July 28, 2015
Since the fall of 2013, the international media have offered a weekly, and sometimes hourly, tick-tock of the successes and setbacks leading up to a nuclear deal with Iran. Largely missed by this exhaustive news cycle, however, have been the human rights abuses that persist in the Islamic Republic. Last year alone saw, by some accounts, more than 700 executions, upwards of 100 Bahais—Iran’s largest non-Muslim religious minority—in detainment, and the imprisonment of Washington Post reporter Jason Rezaian.
The challenges of covering these types of abuses and the vulnerability of a free press are things with which American photojournalist and MacArthur “genius” grant awardee Lynsey Addario is all too familiar: She has been kidnapped twice herself—first in Iraq in 2004 and then again in Libya in 2011—for documenting those caught in the cross-hairs of conflict. Iranian lawyer and Nobel Peace Prize laureate Shirin Ebadi’s work defending the Bahai community and publicizing Iran’s dismal rights record made her a target of the regime, which shut down her Tehran-based human rights center in 2008 and detained her sister the next year. Ebadi was ultimately forced into exile in 2009.
Today, drawing from their personal experiences, both women are chroniclers of injustice. Addario, a frequent New York Times contributor, penned It’s What I Do, a memoir in which she shares the often harrowing stories behind her photographs of rape victims in the Democratic Republic of the Congo, everyday life under the Taliban, and injured U.S. soldiers leaving Fallujah. Ebadi’s Treachery: My Story of Exile From Iran is due out in early 2016. The two recently caught up to discuss the importance of an open press, how to fight censorship, and what Iran is really like.
Shirin Ebadi: Lynsey, you managed to travel to Iran as a female photojournalist. How difficult was it for you to actually obtain a visa?
Lynsey Addario: I haven’t been able to get into the country in nine years. But when I did get a visa, a lot of what I was doing was in private homes and sort of in secret.
SE: In your opinion, if a country is making it so difficult for journalists to obtain a visa, what does that actually mean?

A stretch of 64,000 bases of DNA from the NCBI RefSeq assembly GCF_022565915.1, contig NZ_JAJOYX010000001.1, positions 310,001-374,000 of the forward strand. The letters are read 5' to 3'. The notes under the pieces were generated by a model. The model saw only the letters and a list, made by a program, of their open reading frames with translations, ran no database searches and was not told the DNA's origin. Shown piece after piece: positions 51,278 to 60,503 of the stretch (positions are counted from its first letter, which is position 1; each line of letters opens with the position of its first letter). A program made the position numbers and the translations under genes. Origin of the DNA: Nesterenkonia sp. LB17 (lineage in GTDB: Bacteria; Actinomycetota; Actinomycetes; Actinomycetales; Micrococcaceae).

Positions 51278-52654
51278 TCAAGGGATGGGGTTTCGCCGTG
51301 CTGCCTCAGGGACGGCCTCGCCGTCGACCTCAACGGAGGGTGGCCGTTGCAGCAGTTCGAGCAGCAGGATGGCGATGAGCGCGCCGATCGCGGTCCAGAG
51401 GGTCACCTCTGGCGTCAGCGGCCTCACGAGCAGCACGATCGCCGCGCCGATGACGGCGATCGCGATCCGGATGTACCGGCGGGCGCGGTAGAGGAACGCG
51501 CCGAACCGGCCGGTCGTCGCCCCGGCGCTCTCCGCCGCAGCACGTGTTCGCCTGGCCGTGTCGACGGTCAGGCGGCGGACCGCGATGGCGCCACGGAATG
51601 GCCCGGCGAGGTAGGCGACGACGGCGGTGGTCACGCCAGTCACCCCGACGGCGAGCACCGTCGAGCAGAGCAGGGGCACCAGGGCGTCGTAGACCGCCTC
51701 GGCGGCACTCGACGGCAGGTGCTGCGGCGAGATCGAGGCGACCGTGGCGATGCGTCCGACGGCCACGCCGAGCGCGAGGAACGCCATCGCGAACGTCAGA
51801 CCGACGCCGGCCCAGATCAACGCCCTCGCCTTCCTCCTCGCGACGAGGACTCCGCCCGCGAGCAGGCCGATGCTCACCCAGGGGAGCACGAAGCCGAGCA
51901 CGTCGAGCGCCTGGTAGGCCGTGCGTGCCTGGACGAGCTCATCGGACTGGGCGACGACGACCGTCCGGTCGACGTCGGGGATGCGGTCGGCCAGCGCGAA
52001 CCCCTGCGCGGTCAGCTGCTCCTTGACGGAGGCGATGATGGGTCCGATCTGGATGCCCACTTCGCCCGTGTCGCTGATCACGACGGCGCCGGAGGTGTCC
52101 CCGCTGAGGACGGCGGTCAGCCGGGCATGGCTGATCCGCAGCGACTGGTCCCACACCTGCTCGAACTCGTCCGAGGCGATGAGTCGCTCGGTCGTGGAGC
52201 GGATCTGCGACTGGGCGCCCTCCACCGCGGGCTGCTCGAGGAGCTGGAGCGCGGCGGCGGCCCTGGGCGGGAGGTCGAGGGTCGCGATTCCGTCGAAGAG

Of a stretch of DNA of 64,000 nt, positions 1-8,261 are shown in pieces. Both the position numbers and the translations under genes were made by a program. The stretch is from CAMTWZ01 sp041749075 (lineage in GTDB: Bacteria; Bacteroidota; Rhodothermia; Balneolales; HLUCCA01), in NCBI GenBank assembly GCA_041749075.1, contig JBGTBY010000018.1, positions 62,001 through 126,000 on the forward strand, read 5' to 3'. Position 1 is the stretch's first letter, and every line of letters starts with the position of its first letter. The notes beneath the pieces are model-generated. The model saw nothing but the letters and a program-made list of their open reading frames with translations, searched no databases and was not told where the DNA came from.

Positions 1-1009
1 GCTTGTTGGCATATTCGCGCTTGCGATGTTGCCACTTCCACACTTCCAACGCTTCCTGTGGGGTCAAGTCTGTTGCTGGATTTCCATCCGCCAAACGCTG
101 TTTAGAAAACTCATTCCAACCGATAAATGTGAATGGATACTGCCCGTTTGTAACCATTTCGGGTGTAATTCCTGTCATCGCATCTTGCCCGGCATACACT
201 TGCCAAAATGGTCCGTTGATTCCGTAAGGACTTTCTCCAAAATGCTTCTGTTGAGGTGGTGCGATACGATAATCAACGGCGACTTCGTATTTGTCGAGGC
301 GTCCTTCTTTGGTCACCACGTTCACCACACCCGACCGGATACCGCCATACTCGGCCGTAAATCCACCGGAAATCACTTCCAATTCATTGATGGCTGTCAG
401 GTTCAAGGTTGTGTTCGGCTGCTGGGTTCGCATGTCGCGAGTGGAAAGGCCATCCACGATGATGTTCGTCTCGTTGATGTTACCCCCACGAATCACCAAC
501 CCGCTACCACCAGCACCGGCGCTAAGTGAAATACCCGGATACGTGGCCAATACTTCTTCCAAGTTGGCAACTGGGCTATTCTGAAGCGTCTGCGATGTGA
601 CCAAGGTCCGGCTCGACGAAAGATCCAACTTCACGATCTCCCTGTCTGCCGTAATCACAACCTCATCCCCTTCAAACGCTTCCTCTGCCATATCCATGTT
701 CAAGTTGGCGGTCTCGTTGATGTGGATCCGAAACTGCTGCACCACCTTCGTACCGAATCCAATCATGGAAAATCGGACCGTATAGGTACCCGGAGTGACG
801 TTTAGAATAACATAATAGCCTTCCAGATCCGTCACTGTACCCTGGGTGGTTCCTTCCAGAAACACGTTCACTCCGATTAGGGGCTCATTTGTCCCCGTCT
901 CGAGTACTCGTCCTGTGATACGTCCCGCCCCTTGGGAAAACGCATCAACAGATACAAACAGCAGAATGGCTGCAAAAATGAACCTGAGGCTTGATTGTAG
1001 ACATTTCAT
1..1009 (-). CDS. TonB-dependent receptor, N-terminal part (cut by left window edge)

LA: I become very skeptical as a journalist. If journalists are not allowed inside and there’s no freedom of speech, clearly people, their opinions, their views, and the way they live are oppressed in some way. In Iran’s case, that’s to great detriment because Iran is an incredible country. The people are very educated and have a lot to say. If more journalists were allowed into Iran, there would actually be great sympathy for the people.
SE: What is good about Iran is related to the people of the country and the civilization of Iran. What the government does not want the world to know is its own performance. So you must differentiate between what the government does and [the] people and the civilization.
LA: Exactly. Exactly. Before I went to Iran, I had this idea of what it would be like—this dark, oppressive place—and it was the opposite. I ended up meeting incredibly intelligent people, going out for wonderful dinners in private homes, and seeing how cultured and how open the Iranian people were. And I think that’s precisely the reason why I can’t get a visa to go back, because I did many stories on how Iran was actually the opposite of what we had seen in the Western media. And I don’t think the government actually liked that.
LA: It’s so important that journalists are able to get into difficult-to-get-into places like Iran. At the end of the day, the job is to show a real picture of what these countries are like.